It´s a disease caused by a protozoan parasite Trypanosoma equiperdum, it´s sexually transmitted during natural mating or by artificial insemination with infected semen.
It appears to disappear from the genital tract periodically and the horse may become non-infectious for weeks to months. Mucous membrane transmission via the conjunctiva of the eyes may occur. Infected immature horses may transmit the organism following maturity.
Clinical signs are highly variable in appearance and severity like fever, loss of appetite, conjunctivitis, swelling of the genitalia and mammary glands and discharge from the urethra or vulva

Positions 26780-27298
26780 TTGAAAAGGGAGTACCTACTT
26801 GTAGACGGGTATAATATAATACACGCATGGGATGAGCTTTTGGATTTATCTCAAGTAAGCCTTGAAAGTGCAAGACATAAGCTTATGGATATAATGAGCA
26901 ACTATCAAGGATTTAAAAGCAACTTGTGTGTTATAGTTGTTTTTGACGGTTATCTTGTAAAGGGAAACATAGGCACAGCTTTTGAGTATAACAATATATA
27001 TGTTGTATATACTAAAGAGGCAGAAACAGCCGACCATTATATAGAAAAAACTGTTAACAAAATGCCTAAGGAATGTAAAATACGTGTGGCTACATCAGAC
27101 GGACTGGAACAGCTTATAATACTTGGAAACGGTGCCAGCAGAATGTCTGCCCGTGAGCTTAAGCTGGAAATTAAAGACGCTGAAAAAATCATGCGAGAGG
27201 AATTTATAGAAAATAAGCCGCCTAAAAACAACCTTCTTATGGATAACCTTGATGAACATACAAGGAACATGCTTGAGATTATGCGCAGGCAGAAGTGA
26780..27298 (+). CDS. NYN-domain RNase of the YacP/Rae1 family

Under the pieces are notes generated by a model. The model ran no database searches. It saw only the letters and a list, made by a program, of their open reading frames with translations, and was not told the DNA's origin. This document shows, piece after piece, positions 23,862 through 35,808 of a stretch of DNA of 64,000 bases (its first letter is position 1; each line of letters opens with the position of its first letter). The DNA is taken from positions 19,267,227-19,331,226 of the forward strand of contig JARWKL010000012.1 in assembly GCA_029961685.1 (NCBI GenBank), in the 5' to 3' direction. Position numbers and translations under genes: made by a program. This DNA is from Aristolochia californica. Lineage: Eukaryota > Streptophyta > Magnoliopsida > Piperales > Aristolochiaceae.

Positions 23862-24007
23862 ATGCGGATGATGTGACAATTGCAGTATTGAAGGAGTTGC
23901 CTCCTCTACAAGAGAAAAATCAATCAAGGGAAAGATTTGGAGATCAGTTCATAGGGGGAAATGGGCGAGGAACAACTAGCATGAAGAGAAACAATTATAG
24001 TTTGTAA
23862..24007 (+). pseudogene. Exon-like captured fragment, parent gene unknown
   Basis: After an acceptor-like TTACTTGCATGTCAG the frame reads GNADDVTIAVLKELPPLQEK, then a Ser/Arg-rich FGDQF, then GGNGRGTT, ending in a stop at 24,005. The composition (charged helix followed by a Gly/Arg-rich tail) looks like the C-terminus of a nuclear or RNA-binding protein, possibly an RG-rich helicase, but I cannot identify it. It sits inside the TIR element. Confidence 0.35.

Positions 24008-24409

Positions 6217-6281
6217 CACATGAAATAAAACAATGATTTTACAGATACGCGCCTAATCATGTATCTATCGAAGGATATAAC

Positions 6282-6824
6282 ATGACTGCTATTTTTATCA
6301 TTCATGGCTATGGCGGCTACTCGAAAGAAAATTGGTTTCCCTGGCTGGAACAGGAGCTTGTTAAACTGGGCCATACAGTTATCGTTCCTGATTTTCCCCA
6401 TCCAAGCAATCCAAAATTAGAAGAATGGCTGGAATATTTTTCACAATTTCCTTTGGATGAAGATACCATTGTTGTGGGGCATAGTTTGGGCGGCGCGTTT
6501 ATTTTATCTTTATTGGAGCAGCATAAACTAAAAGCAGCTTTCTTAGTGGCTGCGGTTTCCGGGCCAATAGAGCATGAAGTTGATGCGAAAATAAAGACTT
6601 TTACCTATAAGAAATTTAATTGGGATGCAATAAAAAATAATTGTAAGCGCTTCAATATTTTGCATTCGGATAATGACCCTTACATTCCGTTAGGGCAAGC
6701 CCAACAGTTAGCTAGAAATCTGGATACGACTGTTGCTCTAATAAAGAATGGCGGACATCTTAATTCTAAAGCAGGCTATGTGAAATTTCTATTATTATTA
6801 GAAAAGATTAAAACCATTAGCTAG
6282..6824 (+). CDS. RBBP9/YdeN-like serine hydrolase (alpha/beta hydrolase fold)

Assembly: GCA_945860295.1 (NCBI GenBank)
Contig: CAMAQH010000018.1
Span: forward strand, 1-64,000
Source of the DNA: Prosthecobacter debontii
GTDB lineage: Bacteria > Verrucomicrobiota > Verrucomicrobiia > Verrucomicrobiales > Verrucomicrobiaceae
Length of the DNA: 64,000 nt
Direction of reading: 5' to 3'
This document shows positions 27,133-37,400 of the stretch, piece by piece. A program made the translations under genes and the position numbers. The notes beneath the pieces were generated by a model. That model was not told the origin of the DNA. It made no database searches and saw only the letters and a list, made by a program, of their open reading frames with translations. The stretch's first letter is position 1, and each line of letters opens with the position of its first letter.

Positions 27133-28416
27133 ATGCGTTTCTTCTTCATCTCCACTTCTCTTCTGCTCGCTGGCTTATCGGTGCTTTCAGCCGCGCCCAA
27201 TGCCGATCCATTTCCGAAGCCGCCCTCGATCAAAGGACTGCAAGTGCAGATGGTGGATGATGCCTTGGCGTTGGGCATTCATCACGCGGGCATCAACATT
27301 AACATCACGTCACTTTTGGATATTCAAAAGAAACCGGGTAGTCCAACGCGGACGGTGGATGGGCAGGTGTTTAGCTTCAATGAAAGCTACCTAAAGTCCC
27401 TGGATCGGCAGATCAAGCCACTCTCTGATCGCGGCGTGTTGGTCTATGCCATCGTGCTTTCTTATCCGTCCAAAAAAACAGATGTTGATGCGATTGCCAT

Characteristic raised skin plaques appear on the neck, hips and lower parts of the abdomen. Abortion may occur in pregnant mares. Small pustules develop in waves on the penis and prepuce or vulva. They ulcerate and heal slowly leaving slightly elevated pink scars.
The disease progresses slowly and progressively. Neurological signs may then develop, with penile and generalized muscular paralysis, leading eventually to incoordination, emaciation and death.
Although the clinical signs may be characteristic, the diagnosis is confirmed serologically. Treatment is attempted but the organism may persist in symptomless carrier form and recovered stallions are unsafe for breeding purposes. There is no available vaccine for dourine.
This article is based in scientific veterinary literature.